Museums and heritage, venues and cultural quarters...
Museums and heritage
Bergen has been an important Nordic port for a thousand years. The city centre is a major historical monument defined by fires and a tradition of wooden architecture, containing The Bryggen UNESCO world heritage site.
Bergen’s museums are organized in five multidisciplinary concerns; the public meets the sector in the form of more than two dozen physical museums. Some of the most important are Historisk Museum (strengths in pre history and medieval art), the open air Gamle Bergen (city) and Hordamuseet (rural), the Hanseatic Museum, the Norwegian Museum of fisheries and the Bergen Maritime Museum. Edvard Griegs home of Troldhaugen is one of several museums connected to artists, the Leprosy Museum and the connected UNESCO Memory of the World is an international monument, other museums are the Natural History Museum, the Bergen aquarium, the Vil Vite science centre. Salhus trikotasjemuseum is a complete historical factory and society.
The sea is the central thread in Bergen's history. The tall ship Statsraad Lehmkuhl is the flagship of the sailing fleet. Bergen was the centre of the world’s largest local and regional shipping system, a fleet of veteran skips from this era includes the steamships Oster and Stord I. The Sandviksboder Coastal Culture Centre is the network and support organization for the sector.
Venues and cultural quarters
Bergen has a full range of production and presentation facilities and supporting services.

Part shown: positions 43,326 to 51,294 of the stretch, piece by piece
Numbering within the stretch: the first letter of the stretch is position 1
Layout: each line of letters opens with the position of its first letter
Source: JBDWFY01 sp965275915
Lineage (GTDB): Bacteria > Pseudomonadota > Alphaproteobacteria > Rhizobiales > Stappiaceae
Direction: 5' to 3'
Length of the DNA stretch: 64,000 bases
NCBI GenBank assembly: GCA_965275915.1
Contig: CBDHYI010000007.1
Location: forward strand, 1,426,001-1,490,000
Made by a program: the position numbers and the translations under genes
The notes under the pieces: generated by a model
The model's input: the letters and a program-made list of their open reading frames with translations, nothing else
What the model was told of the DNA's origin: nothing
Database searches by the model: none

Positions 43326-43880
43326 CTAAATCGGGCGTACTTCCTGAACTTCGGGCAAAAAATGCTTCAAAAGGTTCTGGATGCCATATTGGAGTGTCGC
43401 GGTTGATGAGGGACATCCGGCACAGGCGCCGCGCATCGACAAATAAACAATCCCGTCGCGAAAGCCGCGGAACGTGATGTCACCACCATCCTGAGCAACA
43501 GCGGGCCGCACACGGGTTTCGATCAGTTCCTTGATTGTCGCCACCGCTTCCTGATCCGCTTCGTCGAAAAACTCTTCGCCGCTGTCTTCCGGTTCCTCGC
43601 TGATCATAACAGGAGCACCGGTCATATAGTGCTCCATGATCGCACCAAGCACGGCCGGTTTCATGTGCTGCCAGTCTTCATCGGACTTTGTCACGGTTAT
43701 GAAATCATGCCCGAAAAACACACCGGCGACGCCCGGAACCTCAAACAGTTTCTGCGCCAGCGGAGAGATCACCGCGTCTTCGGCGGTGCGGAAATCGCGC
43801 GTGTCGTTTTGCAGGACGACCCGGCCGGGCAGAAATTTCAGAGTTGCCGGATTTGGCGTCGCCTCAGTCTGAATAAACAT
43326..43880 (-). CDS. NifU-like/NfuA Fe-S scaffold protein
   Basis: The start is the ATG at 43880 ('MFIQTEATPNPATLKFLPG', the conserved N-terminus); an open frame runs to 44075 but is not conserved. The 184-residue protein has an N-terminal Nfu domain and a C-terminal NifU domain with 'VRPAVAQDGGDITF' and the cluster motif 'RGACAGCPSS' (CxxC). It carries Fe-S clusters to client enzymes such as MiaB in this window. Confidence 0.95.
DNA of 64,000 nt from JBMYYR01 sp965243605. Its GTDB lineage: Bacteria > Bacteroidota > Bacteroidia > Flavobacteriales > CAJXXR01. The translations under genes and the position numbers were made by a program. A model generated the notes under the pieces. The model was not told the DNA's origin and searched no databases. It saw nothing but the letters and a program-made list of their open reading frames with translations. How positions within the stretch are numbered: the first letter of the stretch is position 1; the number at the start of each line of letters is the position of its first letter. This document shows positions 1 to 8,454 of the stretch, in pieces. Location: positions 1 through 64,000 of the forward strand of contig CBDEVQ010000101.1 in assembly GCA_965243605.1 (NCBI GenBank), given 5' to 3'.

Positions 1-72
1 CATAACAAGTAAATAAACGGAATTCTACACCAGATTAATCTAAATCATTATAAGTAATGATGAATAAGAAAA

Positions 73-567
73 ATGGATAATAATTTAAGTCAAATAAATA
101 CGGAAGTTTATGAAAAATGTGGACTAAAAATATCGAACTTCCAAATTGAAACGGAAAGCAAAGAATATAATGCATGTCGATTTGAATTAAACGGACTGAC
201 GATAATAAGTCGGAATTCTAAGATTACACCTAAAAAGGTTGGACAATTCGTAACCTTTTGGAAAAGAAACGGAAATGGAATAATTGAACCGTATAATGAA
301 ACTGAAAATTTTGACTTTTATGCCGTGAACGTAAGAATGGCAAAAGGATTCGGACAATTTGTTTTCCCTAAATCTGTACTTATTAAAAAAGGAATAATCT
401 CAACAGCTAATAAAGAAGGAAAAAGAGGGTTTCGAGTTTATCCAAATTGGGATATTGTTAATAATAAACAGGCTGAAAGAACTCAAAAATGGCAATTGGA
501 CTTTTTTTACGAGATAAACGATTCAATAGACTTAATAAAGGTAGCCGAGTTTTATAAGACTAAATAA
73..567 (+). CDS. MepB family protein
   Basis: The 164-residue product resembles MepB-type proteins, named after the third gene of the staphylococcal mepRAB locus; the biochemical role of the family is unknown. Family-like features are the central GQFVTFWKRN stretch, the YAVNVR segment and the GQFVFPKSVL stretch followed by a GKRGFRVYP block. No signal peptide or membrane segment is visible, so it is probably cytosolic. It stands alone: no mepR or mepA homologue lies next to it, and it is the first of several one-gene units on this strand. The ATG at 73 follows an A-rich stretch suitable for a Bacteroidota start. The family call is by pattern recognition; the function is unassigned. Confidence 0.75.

Bergen has a full range of production and performance facilities and supporting services. The area from Lille Lungegårdsvann to Den Nationale Scene contains art museums, Grieghallen concert hall, the central Library, a commercial theatre district at Ole Bull Square and the art and music academies. The west side of Nordnes is home to USF arts centre and Studio Bergen, which is the homevenue of Carte Blanche. The area has the highest concentration of artist's spaces and creative industries, and 4 theatre/ concert venues. In 2015, a feasibility study concluded that Bergen's old bathhouse and swimming pool, Sentralbadet, is very suitable for performing arts purposes. The intention is that BIT Teatergarasjen will move into Sentralbadet together with Carte Blance and as a result become a prominent venue for dance and theatre, together with Carte Blanche. In recent years, artists and creative industries have also moved into run down areas to the south and northeast of the city centre and revitalized several venues and buildings with innovative and creative content. 2013 saw the opening of a new theatre venue, Cornerteateret, at Møhlenpris. The venue has been a welcome addition to the performing arts scene in Bergen, offering both production and performance facilities to independent companies and artists. Cornerteateret has also played a vital part in the revitalization of Møhlenpris as a central part of the city.